Comparative Studies in Society and History

Research Article

Stalin and the Politics of Kinship: Practices of Collective Punishment, 1920s–1940s

Golfo Alexopoulosa1

a1 Department of History, University of South Florida

At a Kremlin reception on 7 November 1937, Stalin declared that enemies should be eliminated as kinship groups: “And we will eliminate every such enemy [of the state and peoples of the USSR]… . we will eliminate his entire lineage (rod), his family! … Here's to the final extermination of all enemies, both themselves and their clan (rod).”1 In the Soviet Union, political enemies were rounded up in groups of kin, family ties marked people as disloyal, and “counterrevolutionary” charges against one person threatened also his or her relatives. The Soviet security police or OGPU-NKVD issued detailed instructions regarding the punishment that should be assigned to the spouses, children, siblings, parents, and even ex-wives of state enemies. Campaigns against anti-Soviet elements rounded up kinship groups, whether these counterrevolutionaries were identified as so-called kulaks, enemies of the people, or traitors to the motherland. To be sure, the collective punishment of kin did not accompany every act of Stalinist repression. The regime's draconian criminal legislation also constituted a form of terror, yet persons sentenced under such laws as those punishing theft of socialist property were dealt with individually; their relatives were not targeted. Only the “politicals,” that is, people accused of disloyalty, treason, or other counterrevolutionary activities experienced terror as family units. It was the collective punishment of kin that made political repression under Stalin truly a mass phenomenon.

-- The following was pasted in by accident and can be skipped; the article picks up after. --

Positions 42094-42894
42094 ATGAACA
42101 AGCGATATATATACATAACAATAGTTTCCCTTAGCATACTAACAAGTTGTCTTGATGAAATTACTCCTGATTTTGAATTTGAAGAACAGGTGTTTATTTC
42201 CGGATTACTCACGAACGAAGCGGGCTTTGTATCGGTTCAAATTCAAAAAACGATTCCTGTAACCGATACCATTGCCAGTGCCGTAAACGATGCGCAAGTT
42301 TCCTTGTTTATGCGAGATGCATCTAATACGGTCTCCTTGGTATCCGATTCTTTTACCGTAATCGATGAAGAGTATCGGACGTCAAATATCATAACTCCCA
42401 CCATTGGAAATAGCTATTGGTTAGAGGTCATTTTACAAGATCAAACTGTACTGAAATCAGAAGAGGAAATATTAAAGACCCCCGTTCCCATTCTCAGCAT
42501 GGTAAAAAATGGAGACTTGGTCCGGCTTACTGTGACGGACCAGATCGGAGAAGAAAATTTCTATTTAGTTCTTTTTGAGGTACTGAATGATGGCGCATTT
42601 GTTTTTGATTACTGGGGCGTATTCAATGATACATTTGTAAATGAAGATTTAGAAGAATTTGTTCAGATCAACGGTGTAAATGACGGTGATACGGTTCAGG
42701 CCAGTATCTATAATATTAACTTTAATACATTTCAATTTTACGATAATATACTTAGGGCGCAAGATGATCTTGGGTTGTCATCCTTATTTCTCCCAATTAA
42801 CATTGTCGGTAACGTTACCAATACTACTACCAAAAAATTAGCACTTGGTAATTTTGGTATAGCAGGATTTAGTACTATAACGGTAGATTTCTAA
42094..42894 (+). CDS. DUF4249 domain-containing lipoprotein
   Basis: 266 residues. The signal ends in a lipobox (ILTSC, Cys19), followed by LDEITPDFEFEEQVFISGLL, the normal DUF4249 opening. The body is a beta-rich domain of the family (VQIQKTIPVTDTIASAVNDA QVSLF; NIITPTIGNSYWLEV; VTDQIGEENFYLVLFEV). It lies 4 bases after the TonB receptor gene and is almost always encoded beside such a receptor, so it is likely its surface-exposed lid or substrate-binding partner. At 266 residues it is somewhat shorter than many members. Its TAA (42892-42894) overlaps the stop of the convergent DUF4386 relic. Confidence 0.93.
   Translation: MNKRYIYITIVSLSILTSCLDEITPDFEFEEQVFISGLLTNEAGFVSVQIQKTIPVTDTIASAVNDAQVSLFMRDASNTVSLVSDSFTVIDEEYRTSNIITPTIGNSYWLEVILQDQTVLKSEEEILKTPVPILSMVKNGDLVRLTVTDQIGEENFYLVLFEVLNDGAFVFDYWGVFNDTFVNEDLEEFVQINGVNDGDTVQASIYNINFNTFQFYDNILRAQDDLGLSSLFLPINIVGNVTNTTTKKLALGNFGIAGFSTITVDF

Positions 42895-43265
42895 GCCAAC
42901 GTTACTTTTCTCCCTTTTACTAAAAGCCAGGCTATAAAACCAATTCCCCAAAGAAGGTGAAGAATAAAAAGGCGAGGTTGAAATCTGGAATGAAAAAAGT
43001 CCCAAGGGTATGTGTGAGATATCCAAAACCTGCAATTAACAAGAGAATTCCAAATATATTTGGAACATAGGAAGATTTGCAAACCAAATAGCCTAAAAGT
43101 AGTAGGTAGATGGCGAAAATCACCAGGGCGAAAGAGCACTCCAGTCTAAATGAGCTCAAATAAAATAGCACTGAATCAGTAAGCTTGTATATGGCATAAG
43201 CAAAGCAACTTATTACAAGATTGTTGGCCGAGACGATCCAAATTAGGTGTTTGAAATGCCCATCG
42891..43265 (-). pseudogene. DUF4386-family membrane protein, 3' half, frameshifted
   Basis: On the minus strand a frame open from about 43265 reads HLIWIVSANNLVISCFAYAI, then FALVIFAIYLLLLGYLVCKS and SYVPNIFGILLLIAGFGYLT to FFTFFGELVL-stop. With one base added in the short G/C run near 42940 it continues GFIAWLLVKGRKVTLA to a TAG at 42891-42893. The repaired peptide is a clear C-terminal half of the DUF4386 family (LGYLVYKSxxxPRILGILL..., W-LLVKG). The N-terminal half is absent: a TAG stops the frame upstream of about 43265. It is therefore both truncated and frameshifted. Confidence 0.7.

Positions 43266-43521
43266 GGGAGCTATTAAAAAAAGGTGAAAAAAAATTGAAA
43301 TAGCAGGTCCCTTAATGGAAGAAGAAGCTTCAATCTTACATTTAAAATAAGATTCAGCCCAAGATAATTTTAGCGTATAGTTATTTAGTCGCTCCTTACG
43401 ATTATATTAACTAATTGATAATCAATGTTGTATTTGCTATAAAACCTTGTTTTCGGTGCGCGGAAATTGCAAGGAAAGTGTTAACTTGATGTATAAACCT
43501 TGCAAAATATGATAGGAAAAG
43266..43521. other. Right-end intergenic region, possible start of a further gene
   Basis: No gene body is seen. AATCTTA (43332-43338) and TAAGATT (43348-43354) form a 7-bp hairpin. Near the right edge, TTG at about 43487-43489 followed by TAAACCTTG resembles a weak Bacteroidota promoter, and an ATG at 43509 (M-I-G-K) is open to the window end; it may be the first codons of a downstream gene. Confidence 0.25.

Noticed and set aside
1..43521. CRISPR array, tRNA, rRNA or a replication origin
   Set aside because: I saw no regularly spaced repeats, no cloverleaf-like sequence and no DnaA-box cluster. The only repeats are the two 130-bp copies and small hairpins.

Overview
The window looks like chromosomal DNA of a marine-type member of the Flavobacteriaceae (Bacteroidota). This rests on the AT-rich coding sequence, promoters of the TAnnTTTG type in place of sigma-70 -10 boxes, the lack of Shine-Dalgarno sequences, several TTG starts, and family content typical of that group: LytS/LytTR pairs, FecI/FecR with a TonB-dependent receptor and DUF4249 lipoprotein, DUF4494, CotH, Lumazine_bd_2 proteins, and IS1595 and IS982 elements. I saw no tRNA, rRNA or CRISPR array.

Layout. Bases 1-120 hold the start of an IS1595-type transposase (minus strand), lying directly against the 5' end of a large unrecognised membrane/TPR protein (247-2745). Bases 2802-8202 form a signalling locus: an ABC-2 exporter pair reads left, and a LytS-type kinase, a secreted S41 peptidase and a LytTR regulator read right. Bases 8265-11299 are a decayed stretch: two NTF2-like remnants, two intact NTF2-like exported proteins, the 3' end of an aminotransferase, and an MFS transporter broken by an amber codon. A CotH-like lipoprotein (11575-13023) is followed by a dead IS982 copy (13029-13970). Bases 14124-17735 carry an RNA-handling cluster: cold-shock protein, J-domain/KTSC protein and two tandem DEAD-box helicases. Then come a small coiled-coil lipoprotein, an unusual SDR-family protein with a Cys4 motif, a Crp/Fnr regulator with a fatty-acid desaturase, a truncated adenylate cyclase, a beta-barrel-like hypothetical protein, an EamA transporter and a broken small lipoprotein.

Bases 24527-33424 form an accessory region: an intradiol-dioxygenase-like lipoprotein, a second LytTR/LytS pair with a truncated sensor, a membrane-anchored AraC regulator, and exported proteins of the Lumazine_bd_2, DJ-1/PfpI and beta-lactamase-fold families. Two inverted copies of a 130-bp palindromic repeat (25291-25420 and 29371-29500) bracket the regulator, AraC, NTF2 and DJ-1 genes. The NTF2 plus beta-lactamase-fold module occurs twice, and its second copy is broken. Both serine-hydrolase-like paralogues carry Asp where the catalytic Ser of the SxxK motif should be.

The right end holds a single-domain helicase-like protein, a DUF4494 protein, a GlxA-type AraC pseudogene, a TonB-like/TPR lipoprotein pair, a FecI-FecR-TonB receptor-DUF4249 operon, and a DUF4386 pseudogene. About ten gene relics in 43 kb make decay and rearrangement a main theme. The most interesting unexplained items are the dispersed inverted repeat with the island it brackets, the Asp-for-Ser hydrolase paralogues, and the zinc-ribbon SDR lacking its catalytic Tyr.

Footnotes

Acknowledgments: For their comments on earlier versions of this work, I thank Giovanna Benadusi, Katherine Jolluck, Alena Ledeneva, Valerie Sperling, Ronald Suny, Lynne Viola, the participants of the Gulag conference at Harvard's Davis Center for Russian and Eurasian Studies, as well as Jonathan Daly and the Humanities Institute at the University of Illinois at Chicago. I am also very grateful to the anonymous reviewers at CSSH for their extremely valuable insights and suggestions. This research was supported by a Campbell National Fellowship at the Hoover Institution.

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